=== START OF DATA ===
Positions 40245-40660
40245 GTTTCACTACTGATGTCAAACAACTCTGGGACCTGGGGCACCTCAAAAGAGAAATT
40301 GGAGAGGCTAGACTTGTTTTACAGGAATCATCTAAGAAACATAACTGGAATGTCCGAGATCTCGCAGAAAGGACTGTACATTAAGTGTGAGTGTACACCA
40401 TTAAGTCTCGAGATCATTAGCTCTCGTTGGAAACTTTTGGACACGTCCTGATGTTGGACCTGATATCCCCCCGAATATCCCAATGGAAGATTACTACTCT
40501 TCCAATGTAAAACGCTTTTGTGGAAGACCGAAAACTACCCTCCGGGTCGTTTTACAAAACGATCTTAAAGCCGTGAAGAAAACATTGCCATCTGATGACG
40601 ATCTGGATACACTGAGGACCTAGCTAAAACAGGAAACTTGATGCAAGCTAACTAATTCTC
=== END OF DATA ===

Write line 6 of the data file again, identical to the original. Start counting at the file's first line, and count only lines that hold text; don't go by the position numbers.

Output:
40601 ATCTGGATACACTGAGGACCTAGCTAAAACAGGAAACTTGATGCAAGCTAACTAATTCTC